anonymous
  • anonymous
help please!
Mathematics
  • Stacey Warren - Expert brainly.com
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SOLVED
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jamiebookeater
  • jamiebookeater
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anonymous
  • anonymous
Angela wants to know how many families in her neighborhood plan to attend the parade. She puts all 120 of the neighborhood addresses in a hat and draws a random sample of 30 addresses. She then asks those families if they plan to attend the parade. She finds that 40% of the families plan to attend the parade. She claims that 40% of the neighborhood families would be expected to attend the parade. Is this a valid inference? Yes, this is a valid inference because the 30 families speak for the whole neighborhood Yes, this is a valid inference because she took a random sample of the neighborhood No, this is not a valid inference because she did not take a random sample of the neighborhood No, this is not a valid inference because she asked only 30 families
anonymous
  • anonymous
@Vocaloid
Vocaloid
  • Vocaloid
well, this IS a random sample so our answer is ... ?

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More answers

anonymous
  • anonymous
b
Vocaloid
  • Vocaloid
correct ~
anonymous
  • anonymous
Carla wants to know how many students in her school enjoy watching reality TV shows. She asks all 22 students in her science class and finds that 40% of her classmates enjoy watching reality TV shows. She claims that 40% of the school's student population would be expected to enjoy watching reality TV shows. Is Carla making a valid inference about her population? No, it is not a valid inference because her classmates do not make up a random sample of the students in the school No, it is not a valid inference because she asked all 22 students in her science class instead of taking a sample of the students in her school Yes, it is a valid inference because she asked all 22 students in her science class Yes, it is a valid inference because her classmates make up a random sample of the students in the school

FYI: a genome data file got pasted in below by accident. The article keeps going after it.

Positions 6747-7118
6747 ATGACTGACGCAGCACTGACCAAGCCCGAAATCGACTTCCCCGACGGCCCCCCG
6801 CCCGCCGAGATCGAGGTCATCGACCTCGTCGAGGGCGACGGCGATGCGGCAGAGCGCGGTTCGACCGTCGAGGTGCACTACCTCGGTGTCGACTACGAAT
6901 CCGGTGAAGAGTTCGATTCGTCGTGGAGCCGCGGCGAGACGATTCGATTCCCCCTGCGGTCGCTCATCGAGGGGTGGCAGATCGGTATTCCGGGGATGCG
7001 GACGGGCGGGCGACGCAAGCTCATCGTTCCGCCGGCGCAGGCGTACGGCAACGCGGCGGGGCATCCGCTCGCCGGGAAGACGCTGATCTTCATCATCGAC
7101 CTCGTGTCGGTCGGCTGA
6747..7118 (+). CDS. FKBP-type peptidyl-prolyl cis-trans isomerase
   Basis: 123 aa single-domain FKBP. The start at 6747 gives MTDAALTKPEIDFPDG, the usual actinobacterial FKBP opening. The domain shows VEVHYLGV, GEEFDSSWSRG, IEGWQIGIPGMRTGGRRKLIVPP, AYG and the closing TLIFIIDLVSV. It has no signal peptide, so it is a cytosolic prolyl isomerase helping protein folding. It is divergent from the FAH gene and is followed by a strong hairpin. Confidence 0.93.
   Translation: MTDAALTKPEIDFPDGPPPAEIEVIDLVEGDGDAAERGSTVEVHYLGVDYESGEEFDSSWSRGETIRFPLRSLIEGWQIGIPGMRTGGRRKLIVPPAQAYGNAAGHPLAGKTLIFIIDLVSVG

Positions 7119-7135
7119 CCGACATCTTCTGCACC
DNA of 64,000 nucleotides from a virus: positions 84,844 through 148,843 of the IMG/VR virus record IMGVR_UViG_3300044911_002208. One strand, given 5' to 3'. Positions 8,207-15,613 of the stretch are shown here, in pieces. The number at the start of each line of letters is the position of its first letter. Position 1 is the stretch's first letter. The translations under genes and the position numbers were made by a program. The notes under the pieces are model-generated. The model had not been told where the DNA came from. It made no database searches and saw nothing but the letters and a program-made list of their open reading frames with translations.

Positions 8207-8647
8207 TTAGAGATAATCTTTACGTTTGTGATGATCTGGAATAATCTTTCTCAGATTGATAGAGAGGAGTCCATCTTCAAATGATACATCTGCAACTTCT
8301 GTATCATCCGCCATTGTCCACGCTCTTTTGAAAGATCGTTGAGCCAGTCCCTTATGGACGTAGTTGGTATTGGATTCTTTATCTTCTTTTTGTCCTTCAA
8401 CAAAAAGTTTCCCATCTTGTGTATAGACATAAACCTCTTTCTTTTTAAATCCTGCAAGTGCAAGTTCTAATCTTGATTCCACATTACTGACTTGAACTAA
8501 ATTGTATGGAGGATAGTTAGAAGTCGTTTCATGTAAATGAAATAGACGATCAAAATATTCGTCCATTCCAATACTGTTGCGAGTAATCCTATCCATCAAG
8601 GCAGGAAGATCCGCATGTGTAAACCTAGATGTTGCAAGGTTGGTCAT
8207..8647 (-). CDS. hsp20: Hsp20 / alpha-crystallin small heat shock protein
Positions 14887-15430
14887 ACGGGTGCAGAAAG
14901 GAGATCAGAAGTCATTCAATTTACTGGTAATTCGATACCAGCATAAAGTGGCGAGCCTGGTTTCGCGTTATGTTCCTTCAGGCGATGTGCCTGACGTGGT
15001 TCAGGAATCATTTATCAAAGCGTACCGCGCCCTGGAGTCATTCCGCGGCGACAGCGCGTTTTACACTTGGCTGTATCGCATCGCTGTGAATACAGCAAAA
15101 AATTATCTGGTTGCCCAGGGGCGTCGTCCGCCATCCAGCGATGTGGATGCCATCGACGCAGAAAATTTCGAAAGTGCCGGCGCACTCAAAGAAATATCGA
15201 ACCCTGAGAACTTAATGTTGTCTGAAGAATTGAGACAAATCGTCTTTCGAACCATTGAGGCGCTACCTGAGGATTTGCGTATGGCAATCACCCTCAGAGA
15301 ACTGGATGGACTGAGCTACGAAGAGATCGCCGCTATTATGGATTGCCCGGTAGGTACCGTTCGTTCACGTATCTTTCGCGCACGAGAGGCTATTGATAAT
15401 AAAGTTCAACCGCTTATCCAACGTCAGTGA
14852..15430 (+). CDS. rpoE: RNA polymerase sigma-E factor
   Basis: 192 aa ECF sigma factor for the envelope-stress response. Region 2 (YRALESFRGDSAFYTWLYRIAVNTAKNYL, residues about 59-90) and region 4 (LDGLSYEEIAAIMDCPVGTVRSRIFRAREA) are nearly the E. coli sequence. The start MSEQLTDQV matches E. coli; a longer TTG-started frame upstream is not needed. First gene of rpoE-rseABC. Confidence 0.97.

anonymous
  • anonymous
b?
Vocaloid
  • Vocaloid
nope, remember... this is not a random sample
anonymous
  • anonymous
A
Vocaloid
  • Vocaloid
good
Vocaloid
  • Vocaloid
how many of these are left?
anonymous
  • anonymous
a couple :)
anonymous
  • anonymous
Magdeline wants to know if the number of words on a page in her computer science book is generally more than the number of words on a page in her math book. She takes a random sample of 25 pages in each book and then calculates the mean, median, and mean absolute deviation for the 25 samples of each book. Book Mean Median Mean Absolute Deviation Computer science 48.7 40 9.4 Math 34.2 45 1.9 She claims that because the mean number of words on each page in the computer science book is greater than the mean number of words on each page in the math book, the computer science book has more words per page. Based on the data, is this a valid inference? Yes, because there is a lot of variability in the computer science book data Yes, because the mean is larger in the computer science book No, because the mean is larger in the computer science book No, because there is a lot of variability in the computer science book data